Regarding THE PLANT. Stephen King had the downloads set up on an honor system. He said that if the payments for those downloads didn’t equal a certain percentage of the downloads, he would stop writing the book. When over 1/2 of the readers stopped paying even though King had started making the installments much longer and promised that the whole thing’s total cost would never go over $13, he stopped writing as he’d sworn to do.

    With such a blatant example of the piracy mindset, big publishing became even more nervous about the future of digital books. At this point, closed systems like the Kindle and massive DRM looked like the only safe way to enter this market.

    Meanwhile, the big publishers had decided that augmented ebooks were the wave of the future, and a number of them spent a fortune building media teams. Unfortunately, augmented ebooks were not the wave of the future then, and they lost a ton of money. They backed further away from digital sales.

    So, sure, Amazon has plodded ahead when others faltered through their own timidity or the failure of their business partners, but the journey has been considerably more complicated that you make it appear.

  2. “Here’s some things you left out or didn’t know. B&N had a Rocketbook/Gemstar store.”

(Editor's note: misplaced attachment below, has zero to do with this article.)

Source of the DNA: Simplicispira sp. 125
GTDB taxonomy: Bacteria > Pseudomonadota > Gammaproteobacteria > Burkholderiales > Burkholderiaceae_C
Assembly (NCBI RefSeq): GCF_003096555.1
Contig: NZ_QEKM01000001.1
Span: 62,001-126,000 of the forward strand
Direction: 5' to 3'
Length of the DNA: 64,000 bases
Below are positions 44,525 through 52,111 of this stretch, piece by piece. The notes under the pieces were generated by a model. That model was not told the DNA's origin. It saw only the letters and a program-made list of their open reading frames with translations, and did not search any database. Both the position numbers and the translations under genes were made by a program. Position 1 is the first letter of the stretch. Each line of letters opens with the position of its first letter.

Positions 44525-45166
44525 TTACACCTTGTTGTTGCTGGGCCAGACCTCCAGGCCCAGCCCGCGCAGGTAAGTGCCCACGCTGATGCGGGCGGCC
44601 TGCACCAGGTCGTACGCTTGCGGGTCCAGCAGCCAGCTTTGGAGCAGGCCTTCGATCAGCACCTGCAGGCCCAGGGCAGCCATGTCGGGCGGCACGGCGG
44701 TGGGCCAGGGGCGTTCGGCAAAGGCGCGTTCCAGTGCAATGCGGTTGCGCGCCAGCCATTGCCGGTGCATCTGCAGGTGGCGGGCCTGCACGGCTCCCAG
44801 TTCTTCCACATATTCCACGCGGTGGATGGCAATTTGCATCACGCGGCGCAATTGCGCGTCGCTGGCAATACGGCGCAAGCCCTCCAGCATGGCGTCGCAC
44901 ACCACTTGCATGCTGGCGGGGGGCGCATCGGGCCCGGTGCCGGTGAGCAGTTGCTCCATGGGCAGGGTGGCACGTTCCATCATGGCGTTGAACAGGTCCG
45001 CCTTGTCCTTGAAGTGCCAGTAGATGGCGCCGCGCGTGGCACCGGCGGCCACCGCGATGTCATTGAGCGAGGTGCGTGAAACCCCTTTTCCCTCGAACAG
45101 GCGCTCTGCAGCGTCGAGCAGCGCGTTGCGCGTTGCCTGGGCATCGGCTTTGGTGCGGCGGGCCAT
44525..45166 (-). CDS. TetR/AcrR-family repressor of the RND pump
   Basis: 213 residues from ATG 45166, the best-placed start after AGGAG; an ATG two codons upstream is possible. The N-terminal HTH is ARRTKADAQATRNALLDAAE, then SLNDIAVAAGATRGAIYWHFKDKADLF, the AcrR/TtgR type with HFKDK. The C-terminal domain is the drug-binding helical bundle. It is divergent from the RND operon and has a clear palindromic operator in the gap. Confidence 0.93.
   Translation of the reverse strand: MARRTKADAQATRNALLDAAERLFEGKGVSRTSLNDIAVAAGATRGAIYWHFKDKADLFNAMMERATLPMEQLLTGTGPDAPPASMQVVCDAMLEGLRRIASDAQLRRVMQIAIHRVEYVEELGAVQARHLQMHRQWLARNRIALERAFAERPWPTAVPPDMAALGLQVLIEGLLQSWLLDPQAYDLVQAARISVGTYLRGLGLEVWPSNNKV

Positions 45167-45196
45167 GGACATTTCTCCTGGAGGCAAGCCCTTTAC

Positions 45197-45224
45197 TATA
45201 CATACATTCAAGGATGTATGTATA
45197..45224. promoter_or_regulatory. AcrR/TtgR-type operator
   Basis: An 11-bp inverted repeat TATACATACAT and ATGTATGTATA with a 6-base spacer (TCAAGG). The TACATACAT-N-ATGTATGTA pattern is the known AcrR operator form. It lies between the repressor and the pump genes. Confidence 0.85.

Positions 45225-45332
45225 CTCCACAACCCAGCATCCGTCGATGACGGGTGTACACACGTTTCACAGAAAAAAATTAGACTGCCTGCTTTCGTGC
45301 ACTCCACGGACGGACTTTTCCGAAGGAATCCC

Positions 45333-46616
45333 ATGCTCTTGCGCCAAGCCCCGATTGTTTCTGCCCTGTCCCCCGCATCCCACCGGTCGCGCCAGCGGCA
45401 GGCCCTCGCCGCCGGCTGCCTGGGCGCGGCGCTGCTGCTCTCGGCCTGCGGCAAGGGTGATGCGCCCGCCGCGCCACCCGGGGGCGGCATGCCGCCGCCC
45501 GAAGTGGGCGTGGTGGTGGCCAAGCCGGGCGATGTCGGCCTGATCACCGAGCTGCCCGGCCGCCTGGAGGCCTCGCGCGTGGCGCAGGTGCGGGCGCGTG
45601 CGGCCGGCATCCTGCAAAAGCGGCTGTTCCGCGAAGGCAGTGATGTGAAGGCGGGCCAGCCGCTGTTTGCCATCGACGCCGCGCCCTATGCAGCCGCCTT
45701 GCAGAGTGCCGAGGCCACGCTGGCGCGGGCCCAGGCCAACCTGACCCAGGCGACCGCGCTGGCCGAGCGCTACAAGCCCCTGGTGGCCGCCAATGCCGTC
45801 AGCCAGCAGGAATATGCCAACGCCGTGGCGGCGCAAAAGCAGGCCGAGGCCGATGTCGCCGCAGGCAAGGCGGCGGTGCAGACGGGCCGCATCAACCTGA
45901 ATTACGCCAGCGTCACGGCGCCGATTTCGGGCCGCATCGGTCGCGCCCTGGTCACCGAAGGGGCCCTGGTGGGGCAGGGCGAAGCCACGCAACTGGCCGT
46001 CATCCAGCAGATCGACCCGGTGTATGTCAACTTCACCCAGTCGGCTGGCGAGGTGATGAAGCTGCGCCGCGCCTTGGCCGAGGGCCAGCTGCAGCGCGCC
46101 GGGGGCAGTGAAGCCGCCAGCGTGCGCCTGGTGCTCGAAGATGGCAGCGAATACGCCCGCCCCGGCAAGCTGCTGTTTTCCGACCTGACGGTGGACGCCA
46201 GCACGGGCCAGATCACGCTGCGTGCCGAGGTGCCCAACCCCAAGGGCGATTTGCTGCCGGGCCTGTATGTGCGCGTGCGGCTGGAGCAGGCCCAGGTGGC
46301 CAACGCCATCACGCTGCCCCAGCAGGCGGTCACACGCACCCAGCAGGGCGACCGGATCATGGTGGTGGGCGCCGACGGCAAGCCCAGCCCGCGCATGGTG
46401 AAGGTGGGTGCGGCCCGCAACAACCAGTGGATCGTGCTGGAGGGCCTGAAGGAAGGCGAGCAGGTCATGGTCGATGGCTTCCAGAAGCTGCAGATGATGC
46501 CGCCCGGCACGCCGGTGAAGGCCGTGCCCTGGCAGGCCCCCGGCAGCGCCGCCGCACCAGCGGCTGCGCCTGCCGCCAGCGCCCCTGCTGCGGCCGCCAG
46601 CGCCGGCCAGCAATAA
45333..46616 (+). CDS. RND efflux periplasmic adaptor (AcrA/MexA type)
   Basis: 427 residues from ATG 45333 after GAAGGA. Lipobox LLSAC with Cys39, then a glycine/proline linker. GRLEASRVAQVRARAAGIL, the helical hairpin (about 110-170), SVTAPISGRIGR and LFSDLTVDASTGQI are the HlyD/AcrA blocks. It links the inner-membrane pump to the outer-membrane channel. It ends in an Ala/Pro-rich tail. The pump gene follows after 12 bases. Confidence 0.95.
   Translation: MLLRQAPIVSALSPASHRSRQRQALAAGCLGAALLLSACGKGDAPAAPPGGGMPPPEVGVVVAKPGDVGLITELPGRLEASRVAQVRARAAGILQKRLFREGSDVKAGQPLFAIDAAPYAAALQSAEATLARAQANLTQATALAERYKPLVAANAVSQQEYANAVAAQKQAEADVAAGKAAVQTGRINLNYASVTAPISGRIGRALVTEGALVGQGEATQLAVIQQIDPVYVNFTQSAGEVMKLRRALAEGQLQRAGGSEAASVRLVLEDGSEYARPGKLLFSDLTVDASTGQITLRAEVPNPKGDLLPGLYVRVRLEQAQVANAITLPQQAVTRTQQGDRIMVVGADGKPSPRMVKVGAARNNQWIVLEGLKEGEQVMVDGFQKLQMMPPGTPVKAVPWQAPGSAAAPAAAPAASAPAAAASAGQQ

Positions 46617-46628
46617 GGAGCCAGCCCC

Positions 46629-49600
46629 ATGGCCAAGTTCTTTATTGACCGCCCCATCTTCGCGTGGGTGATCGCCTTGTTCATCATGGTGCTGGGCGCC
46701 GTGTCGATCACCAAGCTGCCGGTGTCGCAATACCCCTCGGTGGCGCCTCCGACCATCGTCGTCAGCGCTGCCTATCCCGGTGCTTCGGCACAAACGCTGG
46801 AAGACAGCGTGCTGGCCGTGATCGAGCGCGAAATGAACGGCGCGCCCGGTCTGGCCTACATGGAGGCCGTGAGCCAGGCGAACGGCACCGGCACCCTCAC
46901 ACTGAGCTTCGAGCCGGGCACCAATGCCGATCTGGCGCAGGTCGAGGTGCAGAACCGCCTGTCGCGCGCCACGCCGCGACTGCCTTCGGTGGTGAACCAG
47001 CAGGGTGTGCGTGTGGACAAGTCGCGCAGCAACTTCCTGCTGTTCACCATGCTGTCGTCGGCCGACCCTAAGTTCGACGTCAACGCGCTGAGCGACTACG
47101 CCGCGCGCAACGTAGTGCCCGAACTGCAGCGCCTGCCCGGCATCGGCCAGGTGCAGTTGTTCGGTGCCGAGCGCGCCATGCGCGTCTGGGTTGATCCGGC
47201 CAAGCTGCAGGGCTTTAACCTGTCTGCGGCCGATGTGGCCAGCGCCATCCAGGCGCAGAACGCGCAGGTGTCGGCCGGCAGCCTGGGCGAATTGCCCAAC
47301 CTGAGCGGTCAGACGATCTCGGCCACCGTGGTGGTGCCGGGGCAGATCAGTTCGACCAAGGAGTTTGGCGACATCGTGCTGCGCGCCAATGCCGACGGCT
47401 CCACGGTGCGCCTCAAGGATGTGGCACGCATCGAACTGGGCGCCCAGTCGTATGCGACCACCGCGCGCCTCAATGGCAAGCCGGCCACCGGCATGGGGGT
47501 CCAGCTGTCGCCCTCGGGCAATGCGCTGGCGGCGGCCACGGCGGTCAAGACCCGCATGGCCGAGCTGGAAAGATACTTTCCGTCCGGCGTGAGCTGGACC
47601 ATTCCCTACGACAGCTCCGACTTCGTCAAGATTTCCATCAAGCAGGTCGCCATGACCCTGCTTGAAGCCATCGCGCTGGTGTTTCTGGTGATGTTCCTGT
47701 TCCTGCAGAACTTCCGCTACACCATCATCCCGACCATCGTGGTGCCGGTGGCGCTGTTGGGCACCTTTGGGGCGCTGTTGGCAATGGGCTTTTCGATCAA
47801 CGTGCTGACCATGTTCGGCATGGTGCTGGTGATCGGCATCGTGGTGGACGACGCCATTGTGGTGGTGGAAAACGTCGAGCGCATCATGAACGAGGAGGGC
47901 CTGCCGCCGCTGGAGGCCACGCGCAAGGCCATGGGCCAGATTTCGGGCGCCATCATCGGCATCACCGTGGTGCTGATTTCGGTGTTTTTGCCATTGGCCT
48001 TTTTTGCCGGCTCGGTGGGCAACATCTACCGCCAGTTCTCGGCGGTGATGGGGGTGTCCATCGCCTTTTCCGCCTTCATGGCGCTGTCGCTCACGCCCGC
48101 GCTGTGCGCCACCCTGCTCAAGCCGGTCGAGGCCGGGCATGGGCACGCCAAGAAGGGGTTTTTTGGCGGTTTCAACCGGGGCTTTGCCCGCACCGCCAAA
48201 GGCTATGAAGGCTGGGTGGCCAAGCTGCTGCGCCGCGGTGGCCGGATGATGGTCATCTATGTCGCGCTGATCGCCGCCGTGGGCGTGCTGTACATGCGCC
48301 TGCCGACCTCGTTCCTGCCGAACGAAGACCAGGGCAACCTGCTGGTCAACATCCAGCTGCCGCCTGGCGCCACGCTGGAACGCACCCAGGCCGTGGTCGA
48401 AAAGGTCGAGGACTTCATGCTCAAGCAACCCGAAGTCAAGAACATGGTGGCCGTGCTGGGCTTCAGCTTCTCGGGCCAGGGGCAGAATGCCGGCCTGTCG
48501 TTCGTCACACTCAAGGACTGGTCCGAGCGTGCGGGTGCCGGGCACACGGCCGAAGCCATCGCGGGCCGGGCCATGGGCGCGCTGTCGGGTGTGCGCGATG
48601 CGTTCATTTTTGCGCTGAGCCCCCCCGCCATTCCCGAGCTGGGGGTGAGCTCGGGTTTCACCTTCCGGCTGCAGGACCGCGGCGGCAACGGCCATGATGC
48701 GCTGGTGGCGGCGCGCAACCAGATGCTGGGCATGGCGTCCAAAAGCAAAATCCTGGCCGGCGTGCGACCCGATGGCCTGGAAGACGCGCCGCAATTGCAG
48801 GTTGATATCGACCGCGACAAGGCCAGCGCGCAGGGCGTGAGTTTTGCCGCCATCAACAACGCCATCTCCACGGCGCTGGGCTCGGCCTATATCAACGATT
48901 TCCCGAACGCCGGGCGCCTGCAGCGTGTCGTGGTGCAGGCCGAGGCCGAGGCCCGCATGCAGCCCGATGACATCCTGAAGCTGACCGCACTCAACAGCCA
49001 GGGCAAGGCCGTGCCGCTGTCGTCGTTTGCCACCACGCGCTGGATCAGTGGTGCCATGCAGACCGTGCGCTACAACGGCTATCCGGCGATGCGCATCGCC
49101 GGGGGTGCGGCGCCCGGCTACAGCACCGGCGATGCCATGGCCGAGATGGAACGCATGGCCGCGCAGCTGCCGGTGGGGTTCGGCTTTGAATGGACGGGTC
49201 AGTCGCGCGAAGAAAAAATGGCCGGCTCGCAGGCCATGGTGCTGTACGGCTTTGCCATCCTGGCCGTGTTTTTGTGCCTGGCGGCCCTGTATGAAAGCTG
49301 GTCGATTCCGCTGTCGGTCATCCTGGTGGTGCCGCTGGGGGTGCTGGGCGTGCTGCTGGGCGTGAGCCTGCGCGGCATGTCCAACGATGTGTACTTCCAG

I mentioned that in my post, and I’ve blogged about the Rocket eBook before. But I didn’t know that Powell’s sold it nor that Fictionwise sold it. I of course knew about the rebranded eBookwise ereaders, but not that incredibly early stuff.


  3. Another footnote to history — the Franklin eBookMan was around at that time. It was the first dedicated eReader I bought — in fact at one time I had two — but it failed to port Microsoft Reader (another footnote!) as it had promised it would do, and its DRM issues and power problems made it unworkable in the long run.

  4. Yeah, I’m a bit late with this response, but it’s on my mind, so why not.

    As I said in the article to which I linked, I don’t think the failure of The Plant is attributable to a “piracy mindset” so much as a “Stephen King being unrealistic about e-books” mindset.

    For example, King wanted people to pay for each separate format they downloaded. Download a MOBI, pay for it, download a PDF, pay for it, etc. He compared it to paying separately for paperback and hardcover books. The way most commercial multi-format e-book shops operate (including Fictionwise, at that time) is that you pay once, then download in as many formats as you like—but people who did that for The Plant would have, by King’s lights, contributed to its failure.

    (And that’s leaving aside things like King making it possible for script kiddies to set up automatic re-download scripts for his e-book files to force the project to fail. I don’t have any specific knowledge that any actually did, but destructive trolls have ever been a part of the Internet.)